Utility Week

Utility Week 24th April 2015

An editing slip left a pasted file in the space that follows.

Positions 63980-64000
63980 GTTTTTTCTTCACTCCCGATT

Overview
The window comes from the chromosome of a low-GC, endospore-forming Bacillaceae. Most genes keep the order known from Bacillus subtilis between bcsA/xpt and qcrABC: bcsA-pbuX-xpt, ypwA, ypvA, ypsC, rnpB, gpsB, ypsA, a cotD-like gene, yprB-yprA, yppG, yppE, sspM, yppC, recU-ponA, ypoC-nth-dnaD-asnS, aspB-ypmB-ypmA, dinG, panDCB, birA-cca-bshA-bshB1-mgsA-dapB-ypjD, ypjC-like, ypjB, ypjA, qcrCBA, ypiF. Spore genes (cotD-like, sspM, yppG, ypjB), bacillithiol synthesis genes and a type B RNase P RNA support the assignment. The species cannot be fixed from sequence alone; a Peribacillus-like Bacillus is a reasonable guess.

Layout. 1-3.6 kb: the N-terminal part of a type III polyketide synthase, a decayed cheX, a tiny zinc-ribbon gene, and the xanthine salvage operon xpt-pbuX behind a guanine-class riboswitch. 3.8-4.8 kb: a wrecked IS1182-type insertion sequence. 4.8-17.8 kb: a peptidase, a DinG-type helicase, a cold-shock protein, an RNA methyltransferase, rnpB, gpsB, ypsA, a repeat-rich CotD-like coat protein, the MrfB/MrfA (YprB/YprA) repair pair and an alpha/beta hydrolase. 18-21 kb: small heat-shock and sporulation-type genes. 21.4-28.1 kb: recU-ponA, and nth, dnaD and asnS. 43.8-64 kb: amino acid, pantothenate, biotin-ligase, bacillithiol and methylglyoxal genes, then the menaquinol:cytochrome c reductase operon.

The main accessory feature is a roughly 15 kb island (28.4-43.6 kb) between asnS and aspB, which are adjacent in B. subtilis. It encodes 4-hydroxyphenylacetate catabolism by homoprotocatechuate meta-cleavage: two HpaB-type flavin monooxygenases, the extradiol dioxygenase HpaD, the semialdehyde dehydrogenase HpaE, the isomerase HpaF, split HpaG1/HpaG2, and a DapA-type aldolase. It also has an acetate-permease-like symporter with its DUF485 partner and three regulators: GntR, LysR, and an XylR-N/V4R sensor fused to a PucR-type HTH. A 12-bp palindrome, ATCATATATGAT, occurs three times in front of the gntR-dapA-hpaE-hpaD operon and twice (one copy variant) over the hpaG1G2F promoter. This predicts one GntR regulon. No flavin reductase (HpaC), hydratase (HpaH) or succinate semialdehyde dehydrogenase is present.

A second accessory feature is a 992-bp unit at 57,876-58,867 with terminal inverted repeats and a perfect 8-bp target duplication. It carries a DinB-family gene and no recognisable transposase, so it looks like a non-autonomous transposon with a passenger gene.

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4 | 24TH - 30TH APRIL 2015 | UTILITY WEEK National media Switching more than doubles in March Switching has seen a dramatic increase recently, according to government data. The rise is thought to be linked to price cuts from all the major energy suppliers. Full story, p26 417K number of households that switched energy supplier in March 50% increase in switching num- bers on the same month last year 98k number of switches to small suppliers 100k switching increase since February 900k total switches in the first quarter of 2015 BP abandoned green energy projects BP pumped billions of pounds into low-carbon technology and green energy over a number of decades but gradually retired the pro- gramme to focus almost exclusively on its fossil fuel business. At one stage the company was spending in-house around $450m (£300m) a year on research, equiva- lent of $830 million today. The Guardian, 16 April US could become an energy exporter The US could export more energy than it imports as early as 2020, according to a new report, which would have a tremendous impact on the country's economy. The report from the Energy Infor- mation Administration claims that even though oil prices have fallen sharply in the past year the US will still increase its oil and natural gas production over the next five years. The US has been a net importer of energy since the 1950s. The Independent, 15 April Mexico oil spill leaves 200,000 without water An oil spill in southeastern Mexico has le more than 200,000 people without water. The spill, near Tabasco state capital Villahermosa, was caused by oil thieves punctur- ing a pipeline and has polluted two rivers. BBC News, 15 April China targets firms polluting water China has ordered the closure of small plants in ten dirty industries and a clampdown on the tapping of underground water sources in a bid to tackle contamination. Import duties have also been lowered on components used for treatment plants. Financial Times, 16 April STORY BY NUMBERS S outh West Water's parent company, Pennon, has bought Bournemouth Water from Sembcorp Holdings for £100.3 million, the company said last week. Pennon will raise the cash for the acquisition through an equity capital raising of around 3 per cent of its market cap. The deal marks the first such takeover following the conclusion of Ofwat's PR14 price control determinations, which paved the way for greater merger and acquisition activity ahead of the start of market liberalisation in 2017. Pennon said it believed the Bournemouth business was "highly complementary" to South West Water, adding that Bournemouth was "one of the highest-performing water-only companies in the UK across a range of indicators with outstanding customer service reflected in its service incentive mechanism scores". Bourne- mouth Water has a customer base of around 400,000 and in 2014 had revenues of £49.2 million, operating profit of £15.3 million and pre-tax profit of £10.2 million. "The combined business will provide an enhanced platform for innovation and growth ahead of market liberalisa- tion and will better serve both Bournemouth and the South West, delivering tangible ben- efits to customers and share- holders," said Pennon executive director and chief executive of South West Water Chris Loughlin. The deal, including assumed debt of £86.9 million, has a total transaction value of £187 million and will add 5 per cent to SWW's regulated asset base. It deal will automatically be referred to the Competition and Markets Authority for approval. JA Pennon pays £100m for Bournemouth Water Seven days... "…is a significant commitment in efforts to combat climate change…" The chairman of Scottish Power parent company Iberdrola, Ignacio Galan, co-signed an open letter to world leaders urging "firm and concrete steps" towards an ambitious climate agreement at the Paris climate summit in December

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